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Redskins Explain The Halftime Show

Posted by Matt Terl on September 17, 2010 – 3:23 pm

The announcement that D.C. legend (and lifelong Redskins fan) Chuck Brown would be performing at halftime of this Sunday’s game against the Texans was largely met with one of two responses. If you were familiar with Brown’s work as a pioneer in the city’s distinctive go-go music scene, it was a positive response. If you weren’t familiar with that work, the response was, simply, “Wait, who?”

I’m familiar enough with the music to fall into the former category, but not enough so to accurately explain Brown’s level of prominence (beyond “very”). For that, I turned to a few of the guys on the team — mainly players with ties to the D.C. area where go-go was born, but also longtime left tackle and current coaching intern Chris Samuels, who became a big fan. Sort of.
Cornerback Byron Westbrook — who says he “grew up with go-go” — sums the whole thing up pretty well: “Chuck Brown is a D.C. legend, one of the original go-go inventors in the D.C. area.”

Go-go, Westbrook says, is music that doesn’t immediately make sense to everyone. “For people who haven’t grown up on it, they think it’s just a band that’s hittin’ on pots and pans, y’know? But it’s just like Baltimore Club music, California Hyphy music, Florida they have their type of music … this is just the D.C. type of music.”

“It’s a combination of things,” running back Larry Johnson explains. “It’s a combination of a live band with a way of using drum sets and percussion instruments to make songs. It’s kinda like a freestyle almost, of how you feel. Every instrument has their own feel, has their own freestyle.”

There’s at least a few go-go songs that have broken through into the mainstream over the years, notably Brown’s “Bustin’ Loose” and EU’s “Da Butt” and “Buck Wild”. But for the most part it’s a musical style that has stayed proudly, almost stubbornly tied to the region where it was born.

“When you think of go-go, it is [Chuck Brown],” says cornerback Kevin Barnes. “I’ve had family that’s been here since the sixties and seventies, and he’s the one who revolutionized D.C. music, took it national. It’s a big deal that he’s performing at halftime.”

Samuels is undeniably a fan of Brown’s — the artist played Samuels’ thirtieth birthday party and his retirement bash — but even he admits it was something of an acquired taste.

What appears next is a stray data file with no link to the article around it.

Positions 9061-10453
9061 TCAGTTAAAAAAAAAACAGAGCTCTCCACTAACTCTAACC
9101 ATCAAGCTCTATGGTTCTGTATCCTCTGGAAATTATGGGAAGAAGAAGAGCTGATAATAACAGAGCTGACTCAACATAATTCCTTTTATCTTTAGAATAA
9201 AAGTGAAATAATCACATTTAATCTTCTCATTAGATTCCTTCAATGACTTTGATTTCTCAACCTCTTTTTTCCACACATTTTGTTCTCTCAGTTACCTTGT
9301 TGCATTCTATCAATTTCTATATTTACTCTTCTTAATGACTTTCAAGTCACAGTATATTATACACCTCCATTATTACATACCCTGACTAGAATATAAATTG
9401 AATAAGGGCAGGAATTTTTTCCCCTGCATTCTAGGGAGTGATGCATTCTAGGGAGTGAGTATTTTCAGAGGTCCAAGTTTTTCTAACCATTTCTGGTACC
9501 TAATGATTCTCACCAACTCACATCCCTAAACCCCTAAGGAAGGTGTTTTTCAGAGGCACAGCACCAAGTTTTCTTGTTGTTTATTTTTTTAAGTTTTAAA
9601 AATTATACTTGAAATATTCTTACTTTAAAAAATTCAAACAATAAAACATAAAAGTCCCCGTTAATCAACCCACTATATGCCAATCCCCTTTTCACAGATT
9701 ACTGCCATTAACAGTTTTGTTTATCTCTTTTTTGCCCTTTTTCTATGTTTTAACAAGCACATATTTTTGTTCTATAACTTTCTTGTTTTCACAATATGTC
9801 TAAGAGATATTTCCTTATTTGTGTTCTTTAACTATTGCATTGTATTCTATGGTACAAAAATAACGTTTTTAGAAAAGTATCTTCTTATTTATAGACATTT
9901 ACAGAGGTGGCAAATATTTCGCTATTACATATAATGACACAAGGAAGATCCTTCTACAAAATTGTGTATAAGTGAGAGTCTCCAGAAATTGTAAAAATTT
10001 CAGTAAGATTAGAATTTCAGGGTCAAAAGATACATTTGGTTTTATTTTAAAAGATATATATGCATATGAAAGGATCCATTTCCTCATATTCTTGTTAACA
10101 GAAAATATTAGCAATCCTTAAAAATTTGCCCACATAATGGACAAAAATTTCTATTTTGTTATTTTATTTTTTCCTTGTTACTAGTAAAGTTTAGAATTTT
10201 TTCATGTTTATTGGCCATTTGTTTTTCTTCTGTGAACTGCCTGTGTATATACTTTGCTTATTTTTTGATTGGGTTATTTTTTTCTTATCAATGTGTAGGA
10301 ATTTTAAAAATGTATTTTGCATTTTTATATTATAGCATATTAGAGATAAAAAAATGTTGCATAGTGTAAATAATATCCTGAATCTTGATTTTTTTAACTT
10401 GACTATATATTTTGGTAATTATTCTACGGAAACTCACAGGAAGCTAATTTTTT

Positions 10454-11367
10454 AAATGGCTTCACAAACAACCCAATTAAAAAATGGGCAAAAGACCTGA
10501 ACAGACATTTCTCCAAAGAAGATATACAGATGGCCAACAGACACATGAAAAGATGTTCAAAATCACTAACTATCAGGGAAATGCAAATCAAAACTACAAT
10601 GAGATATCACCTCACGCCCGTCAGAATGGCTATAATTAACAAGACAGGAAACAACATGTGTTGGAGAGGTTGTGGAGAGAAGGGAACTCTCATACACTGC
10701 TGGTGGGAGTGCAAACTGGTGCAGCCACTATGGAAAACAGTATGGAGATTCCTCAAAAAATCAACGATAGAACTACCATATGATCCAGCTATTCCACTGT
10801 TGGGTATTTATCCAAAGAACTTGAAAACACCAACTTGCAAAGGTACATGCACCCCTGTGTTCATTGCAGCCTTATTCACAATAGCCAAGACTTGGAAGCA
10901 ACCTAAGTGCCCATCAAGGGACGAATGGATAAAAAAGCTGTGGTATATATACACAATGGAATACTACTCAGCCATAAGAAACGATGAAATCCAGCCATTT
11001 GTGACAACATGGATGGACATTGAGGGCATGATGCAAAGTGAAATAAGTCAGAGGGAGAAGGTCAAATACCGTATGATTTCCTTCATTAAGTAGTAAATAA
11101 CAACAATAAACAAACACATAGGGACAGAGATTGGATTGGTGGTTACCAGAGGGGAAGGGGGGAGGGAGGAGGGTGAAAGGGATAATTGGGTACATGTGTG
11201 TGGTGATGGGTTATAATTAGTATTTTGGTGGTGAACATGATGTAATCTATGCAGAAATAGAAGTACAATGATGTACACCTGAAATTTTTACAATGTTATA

“When I first moved up here and I listened to go-go on the radio,” Samuels says, “I didn’t like it. I did NOT like it. It was weird to me, a different sound. But once I went to a go-go show — and somebody told me before I went, they said, ‘If you go to a show, you’ll like it a whole lot more’. So I went to a show in Centreville, I think at the old Shark Club there, and I really enjoyed it. It was live, the crowd was live and into it.”

It wasn’t enough to convert Samuels to the entire scene, but that show and the subsequent years made one thing certain for him: “Some go-go I don’t like, some go-go I do, but definitely Chuck Brown is my favorite.”

And Brown’s favorite is the Redskins. “Through thick and thin for me it’s the Skins,” Brown said in a press conference at Redskins Park, calling the chance to play at halftime “like a dream come true for me and the band.”

“He’s a go-go legend,” Westbrook says. “I think it’s a big thing for him to be able to perform at halftime, showin’ the public something that everybody doesn’t get on the radio all the time.”

The one other question that the partially-informed might ask about the show goes something like this: “Wait a second, hasn’t Brown been doing this, like, FOREVER?” And the answer is yes. He’s around 74 right now, and it’s been well over thirty years since his first album. But that’s not something that Chuck Brown views as a problem.

“When I hit that stage, I become enraged,” Brown said at Redskins Park, “and if I’m on the right page I forget about my age.”

If the halftime performance is as entertaining as the brief press conference, it should be quite the show.


Photograph by James Hilsdon, Hilsdon Photography, LLC

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